Kenya: Humanitarian update - Jun 2007

Situation Report
Originally published


Inside this issue

- Food & Livelihood Security

- Cholera outbreak stabilises

- Kenya-Somalia border

- Humanitarian activities in June

- Insecurity

- Update on Mt. Elgon

- Cattle raids and border attack

- Humanitarian Calendar - July

- Preparedness & recovery needs

The UN Rolls out its Humanitarian and Disaster Management Strategy

UN agencies in Kenya have developed a Humanitarian and Disaster Management Strategy which was rolled-out at a one day workshop on June 19th. Kenya has an unusual humanitarian profile where high levels of vulnerability to recurrent natural disasters, conflict and insecurity co-exist with robust economic growth and strong national institutions. This Humanitarian and Disaster Management strategy encourages UN agencies to work together to support the management of disasters from prevention and preparedness stages through response and recovery.

The key intervention areas for operationalising the strategy are: Coordination, Delivery of Services, Policy Dialogue & Strategic Planning, Information Management & Advocacy, Capacity BuildingResource Mobilisation,

Humanitarian action, based on joint and multi-dimensional programming across traditional disaster phases will have a greater impact on building resilience and providing sustainable solutions to disaster risks. In this way, the UN will improve its support to government's own efforts to address gaps across sectors and along the development spectrum in the spirit of Delivering as One.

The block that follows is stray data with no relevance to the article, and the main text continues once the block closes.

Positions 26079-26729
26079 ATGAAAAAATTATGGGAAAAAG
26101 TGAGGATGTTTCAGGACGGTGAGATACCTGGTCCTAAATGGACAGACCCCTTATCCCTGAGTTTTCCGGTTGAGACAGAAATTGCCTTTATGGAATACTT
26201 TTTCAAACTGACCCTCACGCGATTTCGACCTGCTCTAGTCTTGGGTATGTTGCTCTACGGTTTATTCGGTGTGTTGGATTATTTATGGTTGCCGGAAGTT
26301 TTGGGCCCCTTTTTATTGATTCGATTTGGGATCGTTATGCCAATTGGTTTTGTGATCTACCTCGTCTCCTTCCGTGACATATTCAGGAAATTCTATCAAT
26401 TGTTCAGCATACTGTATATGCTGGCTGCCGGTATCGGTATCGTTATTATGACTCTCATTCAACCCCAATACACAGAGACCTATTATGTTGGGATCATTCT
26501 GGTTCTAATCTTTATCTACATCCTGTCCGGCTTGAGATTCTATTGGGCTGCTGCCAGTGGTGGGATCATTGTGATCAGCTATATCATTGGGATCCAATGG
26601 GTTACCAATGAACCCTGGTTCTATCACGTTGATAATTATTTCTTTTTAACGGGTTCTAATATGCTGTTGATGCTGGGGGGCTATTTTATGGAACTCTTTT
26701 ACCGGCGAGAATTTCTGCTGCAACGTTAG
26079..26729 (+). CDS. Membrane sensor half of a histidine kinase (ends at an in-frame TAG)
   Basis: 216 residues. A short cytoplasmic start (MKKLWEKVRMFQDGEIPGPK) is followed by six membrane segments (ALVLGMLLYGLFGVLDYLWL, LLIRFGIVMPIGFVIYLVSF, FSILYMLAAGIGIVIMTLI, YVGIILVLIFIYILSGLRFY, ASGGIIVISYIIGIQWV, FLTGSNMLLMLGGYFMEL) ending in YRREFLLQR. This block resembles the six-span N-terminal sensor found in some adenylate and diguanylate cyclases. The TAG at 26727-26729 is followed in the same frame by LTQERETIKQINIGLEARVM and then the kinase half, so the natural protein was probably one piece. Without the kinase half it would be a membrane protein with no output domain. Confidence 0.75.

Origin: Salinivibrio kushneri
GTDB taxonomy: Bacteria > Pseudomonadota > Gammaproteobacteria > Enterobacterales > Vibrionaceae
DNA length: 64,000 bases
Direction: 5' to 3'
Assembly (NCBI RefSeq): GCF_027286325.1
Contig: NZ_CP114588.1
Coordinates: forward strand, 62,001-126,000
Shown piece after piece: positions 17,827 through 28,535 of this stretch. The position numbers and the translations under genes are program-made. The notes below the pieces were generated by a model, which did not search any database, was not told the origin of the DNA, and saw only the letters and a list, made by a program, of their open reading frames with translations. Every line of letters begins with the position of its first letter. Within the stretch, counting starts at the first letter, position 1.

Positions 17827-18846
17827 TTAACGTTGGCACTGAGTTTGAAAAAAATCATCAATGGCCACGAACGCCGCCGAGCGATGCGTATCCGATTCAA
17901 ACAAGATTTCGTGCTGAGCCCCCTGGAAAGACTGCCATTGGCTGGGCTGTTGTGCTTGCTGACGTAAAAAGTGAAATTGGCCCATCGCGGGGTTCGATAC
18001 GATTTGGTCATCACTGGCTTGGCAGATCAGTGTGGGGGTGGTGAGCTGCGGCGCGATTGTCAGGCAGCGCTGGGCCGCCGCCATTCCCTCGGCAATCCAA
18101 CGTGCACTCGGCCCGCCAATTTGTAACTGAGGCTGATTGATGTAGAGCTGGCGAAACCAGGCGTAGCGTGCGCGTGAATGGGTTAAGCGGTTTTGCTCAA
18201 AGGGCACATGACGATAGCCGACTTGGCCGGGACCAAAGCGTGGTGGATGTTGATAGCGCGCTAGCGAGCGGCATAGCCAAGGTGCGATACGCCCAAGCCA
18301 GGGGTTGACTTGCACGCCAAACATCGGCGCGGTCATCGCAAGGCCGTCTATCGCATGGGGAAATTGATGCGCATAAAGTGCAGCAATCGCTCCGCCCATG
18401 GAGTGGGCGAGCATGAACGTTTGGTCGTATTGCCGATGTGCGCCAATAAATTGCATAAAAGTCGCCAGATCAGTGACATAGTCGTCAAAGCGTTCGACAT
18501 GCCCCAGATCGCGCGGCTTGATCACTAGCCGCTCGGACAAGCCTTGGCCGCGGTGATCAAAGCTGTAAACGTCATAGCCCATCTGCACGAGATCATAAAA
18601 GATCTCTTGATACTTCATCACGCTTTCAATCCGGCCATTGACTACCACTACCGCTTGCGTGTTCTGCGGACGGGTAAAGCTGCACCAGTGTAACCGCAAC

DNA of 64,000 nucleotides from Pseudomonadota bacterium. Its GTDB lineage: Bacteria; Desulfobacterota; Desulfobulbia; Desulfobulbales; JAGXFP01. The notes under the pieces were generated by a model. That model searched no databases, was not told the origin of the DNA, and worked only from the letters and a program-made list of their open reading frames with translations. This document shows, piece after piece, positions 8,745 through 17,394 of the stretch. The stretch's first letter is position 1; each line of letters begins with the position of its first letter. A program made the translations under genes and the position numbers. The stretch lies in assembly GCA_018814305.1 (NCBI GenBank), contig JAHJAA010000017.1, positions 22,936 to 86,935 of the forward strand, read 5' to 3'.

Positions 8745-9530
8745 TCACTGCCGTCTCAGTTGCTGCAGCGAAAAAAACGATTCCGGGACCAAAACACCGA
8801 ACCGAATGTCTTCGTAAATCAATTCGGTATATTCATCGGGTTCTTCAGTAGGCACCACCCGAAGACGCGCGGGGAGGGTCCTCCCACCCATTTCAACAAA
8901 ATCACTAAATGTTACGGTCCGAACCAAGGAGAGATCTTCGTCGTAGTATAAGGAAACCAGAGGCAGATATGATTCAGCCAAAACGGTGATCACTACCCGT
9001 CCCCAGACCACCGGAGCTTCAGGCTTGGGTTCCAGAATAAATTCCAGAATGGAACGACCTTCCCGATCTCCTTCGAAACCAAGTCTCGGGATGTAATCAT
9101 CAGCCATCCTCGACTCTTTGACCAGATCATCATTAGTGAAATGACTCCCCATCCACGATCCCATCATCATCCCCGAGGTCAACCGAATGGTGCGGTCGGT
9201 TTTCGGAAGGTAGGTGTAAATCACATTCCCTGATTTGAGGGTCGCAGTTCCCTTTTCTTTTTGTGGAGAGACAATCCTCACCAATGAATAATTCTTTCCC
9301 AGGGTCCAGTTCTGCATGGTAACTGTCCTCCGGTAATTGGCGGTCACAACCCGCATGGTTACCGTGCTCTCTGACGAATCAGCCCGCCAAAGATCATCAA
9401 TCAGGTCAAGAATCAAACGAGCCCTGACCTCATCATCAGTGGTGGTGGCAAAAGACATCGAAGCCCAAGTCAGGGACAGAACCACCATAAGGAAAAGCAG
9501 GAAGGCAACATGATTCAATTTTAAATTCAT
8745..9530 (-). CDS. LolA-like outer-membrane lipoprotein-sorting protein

Four Priority targets for action: Internally Displaced Persons (IDPs), Pastoralists, Refugees, Critically poor in urban areas.

Torrential rains hit coastal Kenya

An estimated 28,000 people along the coastal strip of Mom-basa, Kilifi, Malindi, Kipini, Mpeketoni and Witu were affected by heavy rains, high winds and flooding in June . 7 people died due to the floods - 3 in Kilifi and 4 in Mombasa.

Latrines collapsed or were destroyed increasing the risk of cholera, dysentery, typhoid and other waterborne diseases. Cases of diarrhoea and vomiting have been reported due to contaminated water. Although the rains have subsided in most parts, flood waters have not completely receded and damaged infrastructure needs repair.

The Kenya Red Cross Society's prompt response catered for immediate needs for the affected households. The GoK provided food assistance as well but less immediate recovery needs have not been addressed.

On June 9, five hours of heavy rain in Nairobi caused the collapse of a residential wall of a slum dwelling. Thirteen people died in the incident, including 3 children . Five people were rescued from the rubble with serious injuries.

UN Office for the Coordination of Humanitarian Affairs
To learn more about OCHA's activities, please visit